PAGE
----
Do you ever wonder how often an amateur golfer should practice?
Well, the answer is different for everyone.
Some people can improve their game with a few rounds of golf each month, while others may need to hit the course every day or two to keep on top of their skills.
It all depends on your skill level and what you want out of the game.
If you’re just playing for fun then no worries, you’re good to go.
But if you play a little more seriously then Competition Golf sometimes comes with a bit of pressure.
You want to play well and you don’t want your friends or family members making fun of you when they see the scores on the board at your next match up so practicing is as important as playing in order for not only being better but feeling more confident!
As we all know the golf swing is a complex motion.
And every golfer has their own technique which they develop over time.
And even the best golfers in the world have something to learn from other golfers, because one golfer may excel at certain things while another excels at different skills.
Golfers often have to figure out where they are on the spectrum of how much practice is too much or not enough.
Many golf instructors recommend that amateur golfers practice and play every day or two, but it’s really up to you what schedule will work for you.
Again it’s about what you want to get out of the game.
Some people do better with more frequent practice sessions while others need to space out their rounds of golf so they don’t get bored or get ‘golfed out’ too quickly.
Golfers need to be conscious of how much practice they’re doing, but the rule in general is that if your game starts declining then you might want to scale back on playing all the time and dedicate some time to practising to help keep your skills sharp.
The important thing is that you’re practising often enough that your game doesn’t stagnate and you always are improving your skills!
The real secret to improvement is regular practice, but making sure you are practising the right things in the right way and getting the feedback of others, preferably a Professional Instructor or golfer of a higher skill than yourself.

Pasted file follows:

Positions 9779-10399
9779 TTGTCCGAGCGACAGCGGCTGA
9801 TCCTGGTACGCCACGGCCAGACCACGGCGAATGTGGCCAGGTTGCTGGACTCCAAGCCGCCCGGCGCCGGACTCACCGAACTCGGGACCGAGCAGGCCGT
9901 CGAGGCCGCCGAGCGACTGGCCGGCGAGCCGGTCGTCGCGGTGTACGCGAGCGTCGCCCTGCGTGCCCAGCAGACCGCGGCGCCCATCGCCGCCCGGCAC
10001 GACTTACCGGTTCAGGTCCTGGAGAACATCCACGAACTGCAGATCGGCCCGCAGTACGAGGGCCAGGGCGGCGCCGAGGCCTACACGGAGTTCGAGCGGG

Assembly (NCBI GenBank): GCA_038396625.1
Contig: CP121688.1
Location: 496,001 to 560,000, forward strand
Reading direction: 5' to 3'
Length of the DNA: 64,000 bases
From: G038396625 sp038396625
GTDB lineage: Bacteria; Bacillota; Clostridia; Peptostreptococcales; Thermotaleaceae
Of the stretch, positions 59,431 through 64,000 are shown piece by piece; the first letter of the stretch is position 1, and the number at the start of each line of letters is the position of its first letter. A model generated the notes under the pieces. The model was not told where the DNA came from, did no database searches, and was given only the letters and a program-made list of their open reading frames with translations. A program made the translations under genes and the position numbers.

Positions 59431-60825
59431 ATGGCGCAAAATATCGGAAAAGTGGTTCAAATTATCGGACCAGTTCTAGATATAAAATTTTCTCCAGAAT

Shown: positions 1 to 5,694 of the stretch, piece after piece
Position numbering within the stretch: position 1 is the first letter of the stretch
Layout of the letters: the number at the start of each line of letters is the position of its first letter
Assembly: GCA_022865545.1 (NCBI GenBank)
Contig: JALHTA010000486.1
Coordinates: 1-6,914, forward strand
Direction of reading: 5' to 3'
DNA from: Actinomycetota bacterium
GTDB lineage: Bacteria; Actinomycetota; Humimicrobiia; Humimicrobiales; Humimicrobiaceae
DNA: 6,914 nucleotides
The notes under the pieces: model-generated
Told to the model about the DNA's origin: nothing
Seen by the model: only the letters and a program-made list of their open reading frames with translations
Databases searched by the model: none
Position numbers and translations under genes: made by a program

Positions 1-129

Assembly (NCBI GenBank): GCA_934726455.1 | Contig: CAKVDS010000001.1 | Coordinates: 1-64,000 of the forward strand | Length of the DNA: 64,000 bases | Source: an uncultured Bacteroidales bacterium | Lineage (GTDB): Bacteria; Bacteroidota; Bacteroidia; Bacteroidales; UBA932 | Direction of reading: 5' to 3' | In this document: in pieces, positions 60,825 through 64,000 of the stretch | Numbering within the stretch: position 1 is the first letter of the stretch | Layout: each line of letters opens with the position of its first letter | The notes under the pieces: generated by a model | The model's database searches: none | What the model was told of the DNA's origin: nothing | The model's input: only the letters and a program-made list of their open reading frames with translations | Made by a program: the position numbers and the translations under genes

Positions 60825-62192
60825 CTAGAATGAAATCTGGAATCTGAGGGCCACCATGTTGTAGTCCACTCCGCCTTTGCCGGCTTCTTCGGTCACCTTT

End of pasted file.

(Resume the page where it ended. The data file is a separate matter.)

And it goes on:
Driving Range Or Putting Green
Golf is one of the hardest sports to master because there are just so many parts to deal with.
In the modern game, it’s not uncommon for the professionals to hit their drivers off the first tee and send the ball some 350 yards away.
For the average club golfer getting the ball off the tee and moving in a straight forward motion is a pretty good result.
Hitting the fairway is considered excellent and going over 200 yards is considered by some to be the best shot of their lives.
Now, of course, there are plenty of amateur golfers who can hit their tee shots over 300 yards and straight and hit the fairway. Congratulations if you are one of these golfers.
Now let me ask you a question, what do the Professional who has hit the golf ball 350 yards, the amateur who has sent their ball 300 yards away and the golfer who is so happy to have hit a drive 200 yards onto the fairway, have in common?
I’ll let you think on that a second.
Here’s another question – Which club do you use the most in an average round of golf?
While you think about that one, let me answer the first question.
What they all have in common, irrespective of the distance or indeed accuracy of their tee shot – is they have all hit one shot.
Onto the second question – which club do you use the most when you play golf. Maybe a 7-iron, perhaps your pitching wedge.
Actually, it is your putter.
Here’s a quick thought, if you were to two-putt every green you would take 36 putts. Do you think you would hit driver 36 times in a round? or your 7-iron or pitching wedge.
The reason I mention this is because most golfers overlook the simple fact that they use their putter the most.
It’s not really surprising though, because when you go to practice, golfers will nearly always say they practice at the ‘Driving Range’ not many will say I’m off to the putting green.
Here’s a final question to leave you with, if you became really good with your driver or really good with your putter, which of the two would help you consistently shoot lower scores?
Happy Golfing – Steve